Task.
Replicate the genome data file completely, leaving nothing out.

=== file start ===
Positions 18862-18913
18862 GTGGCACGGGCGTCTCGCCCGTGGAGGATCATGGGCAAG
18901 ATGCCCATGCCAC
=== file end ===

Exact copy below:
Positions 18862-18913
18862 GTGGCACGGGCGTCTCGCCCGTGGAGGATCATGGGCAAG
18901 ATGCCCATGCCAC